A somatic approach to supporting recovery from developmental trauma
This three-module program will focus on understanding the effects of trauma during early development. We will present techniques for working with both children and adults, including recognizing developmental trauma in its adult disguises. By understanding how trauma affects the developing child, we can better understand our adult clients' symptoms of early trauma and be more effective in our work with them.
This course is intended as an integrated somatic approach, which includes touch-based methods for supporting and restoring clients’ resilience and self-regulation.
There will be a combination of lecture/demonstrations and experiential practice of the specific somatic techniques presented.
In this three-module series, we will cover the following material:
- How developmental trauma interrupts self-regulation, attachment, and physiology
- The relationship of attachment and bonding to traumatic stress physiology
- The somatic effects of developmental trauma
- The interplay between the social engagement system, physiology, and attachment dynamics
- Why the ACE (Adverse Childhood Experience) study is so important in generational and community healing
- Using somatic techniques for supporting resilience, regulation, and repair
- Ethics and protocols
Knowledge and experience in a bio-physiological model of trauma resolution, such as Somatic Experiencing, Sensorimotor Psychotherapy, or the Hakomi Method, is required. Completion of the Touch Skills Training, Transforming the Experience-Based Brain, the Somatic Experiencing Advanced year, or the equivalent, is a necessary foundation for this course.
Following is a list of topics that will be addressed in each module. We use an experiential and emergent design model for teaching, which means that topics evolve from the group exercises and discussion. The following gives an approximate order for the material presented, but there will be variation for each group experience.
- Overview of developmental trauma and its impact on physiological regulation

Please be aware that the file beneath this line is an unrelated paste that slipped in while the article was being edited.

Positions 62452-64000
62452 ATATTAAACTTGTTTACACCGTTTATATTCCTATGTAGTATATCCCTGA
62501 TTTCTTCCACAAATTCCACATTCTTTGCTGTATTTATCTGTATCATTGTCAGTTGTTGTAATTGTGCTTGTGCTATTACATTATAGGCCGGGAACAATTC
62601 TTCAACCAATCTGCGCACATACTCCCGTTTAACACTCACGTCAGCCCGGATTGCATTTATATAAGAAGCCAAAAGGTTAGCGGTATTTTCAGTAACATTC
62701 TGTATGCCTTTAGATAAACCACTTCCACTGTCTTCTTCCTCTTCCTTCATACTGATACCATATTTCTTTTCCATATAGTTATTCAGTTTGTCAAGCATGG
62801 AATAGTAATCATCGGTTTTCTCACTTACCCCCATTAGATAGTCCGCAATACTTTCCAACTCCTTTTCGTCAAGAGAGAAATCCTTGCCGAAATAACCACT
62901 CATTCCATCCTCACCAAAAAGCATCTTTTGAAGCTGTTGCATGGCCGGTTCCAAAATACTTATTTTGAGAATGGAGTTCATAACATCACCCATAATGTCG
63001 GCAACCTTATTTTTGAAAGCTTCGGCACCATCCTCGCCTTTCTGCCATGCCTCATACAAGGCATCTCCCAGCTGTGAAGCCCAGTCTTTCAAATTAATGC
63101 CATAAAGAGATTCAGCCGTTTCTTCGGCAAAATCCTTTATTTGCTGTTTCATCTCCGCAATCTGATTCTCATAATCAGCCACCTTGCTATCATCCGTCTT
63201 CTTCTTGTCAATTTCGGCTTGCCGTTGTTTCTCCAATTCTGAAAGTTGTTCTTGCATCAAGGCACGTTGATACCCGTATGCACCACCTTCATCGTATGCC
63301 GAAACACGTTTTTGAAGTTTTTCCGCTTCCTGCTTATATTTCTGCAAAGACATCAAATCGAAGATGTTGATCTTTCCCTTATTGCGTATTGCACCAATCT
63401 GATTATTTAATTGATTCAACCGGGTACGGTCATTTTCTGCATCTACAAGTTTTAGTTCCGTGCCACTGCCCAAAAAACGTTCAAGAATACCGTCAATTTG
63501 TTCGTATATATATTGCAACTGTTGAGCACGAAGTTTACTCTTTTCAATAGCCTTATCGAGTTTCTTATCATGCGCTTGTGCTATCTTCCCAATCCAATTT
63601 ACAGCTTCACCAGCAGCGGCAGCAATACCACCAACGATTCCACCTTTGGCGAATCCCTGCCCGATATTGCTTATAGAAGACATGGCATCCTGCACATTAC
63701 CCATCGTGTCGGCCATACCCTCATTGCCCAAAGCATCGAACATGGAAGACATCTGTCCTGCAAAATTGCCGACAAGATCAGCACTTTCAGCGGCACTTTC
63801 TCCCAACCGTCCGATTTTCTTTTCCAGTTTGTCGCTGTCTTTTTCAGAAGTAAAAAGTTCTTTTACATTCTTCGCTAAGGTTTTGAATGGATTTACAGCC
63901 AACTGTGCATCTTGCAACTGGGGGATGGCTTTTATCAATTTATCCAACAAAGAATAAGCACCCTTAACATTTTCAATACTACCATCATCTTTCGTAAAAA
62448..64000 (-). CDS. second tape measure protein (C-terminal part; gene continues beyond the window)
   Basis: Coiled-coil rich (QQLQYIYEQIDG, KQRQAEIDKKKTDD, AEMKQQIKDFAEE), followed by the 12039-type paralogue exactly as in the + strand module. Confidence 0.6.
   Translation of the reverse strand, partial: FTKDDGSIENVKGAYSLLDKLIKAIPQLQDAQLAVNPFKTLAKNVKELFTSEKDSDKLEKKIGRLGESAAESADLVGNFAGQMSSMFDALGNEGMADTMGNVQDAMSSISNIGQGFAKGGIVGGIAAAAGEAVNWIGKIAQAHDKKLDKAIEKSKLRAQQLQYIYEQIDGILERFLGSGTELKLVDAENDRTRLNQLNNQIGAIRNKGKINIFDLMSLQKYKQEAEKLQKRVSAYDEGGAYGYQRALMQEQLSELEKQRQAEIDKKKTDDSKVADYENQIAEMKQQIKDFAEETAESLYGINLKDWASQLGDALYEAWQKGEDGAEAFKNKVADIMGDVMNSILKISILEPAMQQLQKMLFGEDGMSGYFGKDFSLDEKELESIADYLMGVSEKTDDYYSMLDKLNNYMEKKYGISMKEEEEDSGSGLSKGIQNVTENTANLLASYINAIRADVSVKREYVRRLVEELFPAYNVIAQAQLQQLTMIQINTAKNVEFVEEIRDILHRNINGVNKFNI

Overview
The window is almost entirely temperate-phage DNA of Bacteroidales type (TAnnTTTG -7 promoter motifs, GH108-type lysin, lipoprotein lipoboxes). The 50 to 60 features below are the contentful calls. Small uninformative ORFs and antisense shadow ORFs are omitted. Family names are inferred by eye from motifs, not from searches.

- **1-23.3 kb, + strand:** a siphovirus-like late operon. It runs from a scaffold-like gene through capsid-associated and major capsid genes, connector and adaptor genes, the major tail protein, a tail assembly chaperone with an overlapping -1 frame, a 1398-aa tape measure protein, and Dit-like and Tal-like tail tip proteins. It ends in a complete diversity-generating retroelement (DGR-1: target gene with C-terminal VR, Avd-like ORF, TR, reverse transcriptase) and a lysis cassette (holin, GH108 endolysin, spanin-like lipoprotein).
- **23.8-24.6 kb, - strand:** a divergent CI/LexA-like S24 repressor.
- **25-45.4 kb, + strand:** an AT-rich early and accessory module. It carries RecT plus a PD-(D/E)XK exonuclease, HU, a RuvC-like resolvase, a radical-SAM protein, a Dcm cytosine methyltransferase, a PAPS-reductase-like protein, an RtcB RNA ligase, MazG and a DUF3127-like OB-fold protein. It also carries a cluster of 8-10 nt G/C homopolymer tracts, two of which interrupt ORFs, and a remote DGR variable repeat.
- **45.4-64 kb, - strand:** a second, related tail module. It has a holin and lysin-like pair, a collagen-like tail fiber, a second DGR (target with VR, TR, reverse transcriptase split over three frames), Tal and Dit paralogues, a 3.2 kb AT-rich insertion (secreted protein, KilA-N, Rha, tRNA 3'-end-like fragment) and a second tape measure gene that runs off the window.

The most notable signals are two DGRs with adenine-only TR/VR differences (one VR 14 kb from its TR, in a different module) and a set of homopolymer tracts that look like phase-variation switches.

- Four components of attachment and their relationship to survival
- Introduction to attachment patterns: secure, anxious, avoidant, disorganized
- Overview of the relationship between attachment patterns and survival
- Understanding how your attachment pattern shows up in the therapy room
- How neuroception and interoception affect attachment and traumatic stress responses
- Looking at attachment and survival through the lens of the Polyvagal Theory
- Introduction to the Window of Tolerance and its relationship to management strategies
- Shame and its inhibitory impact
- Common behavioral and physiological management strategies induced by early trauma
- Intro to ACE (Adverse Childhood Experience) study and its importance in treatment
- Somatic techniques for supporting regulation and safety
- Somatic/touch methods for supporting resilience and restoration of social engagement
- Auto-regulation, co-regulation and self-regulation
- Closer look at anxious and avoidant attachment patterns and their relationship to regulation and survival response
- Introduction to neurosequential development in developmental trauma
- Window of Tolerance, and the “Faux Window” management strategies commonly used
- Adaptive/maladaptive responses: threat response behaviors (immobilization, mobilization, social communication or engagement, submission), physiological dysregulation
- ACE study: indications of dysregulation and lack of resilience
- Understanding when social engagement is too much for your client
- Applying somatic approaches to the repair of shame
- Introduction to working somatically with low tone physiology (dorsal system)
- Supporting increased regulation and capacity for social engagement/bonding
- Closer look at disorganized/disoriented attachment patterns
- The overlap between disorganized attachment patterns and complex trauma
- Somatic methods for working with severe dysregulation and highly sensitive survival physiology
- Understanding the re-regulation that’s necessary in working with disorganized attachment and complex trauma
- Somatic adaptive behaviors and their impact on the ANS and overall regulatory functions
- Working effectively with the dorsal vagus system to promote re-regulation and greater access to the ventral vagus and social engagement system
- The dorsal system in relation to somatic over- and under-coupling
- Traumatic transference and counter-transference
When And Where
October 11-14, 2019
February 21-24, 2020
June 19-22, 2020
Friday – Sunday: 9:30am – 5:30pm
Monday: 9:30am – 4:30pm
Payment And Related Information:
$875.00 per module
Early Registration: $800.00 per module
when tuition is paid in full by:
- August 12, 2019 for Module 1
- January 22, 2020 for Module 2
- May 20, 2020 for Module 3
A deposit of $150.00 or payment in full is required to hold your place in module 1. If you enroll in module 1, we also hold your space for Modules 2 and 3 until the early registration deadline for those modules. No further deposit is required.
Cancellations received by the upcoming module’s Early Registration deadline will receive a full tuition refund; cancellations received after the deadline will receive a tuition refund less the deposit.
Information For Attendees:
Continuing Education Information:
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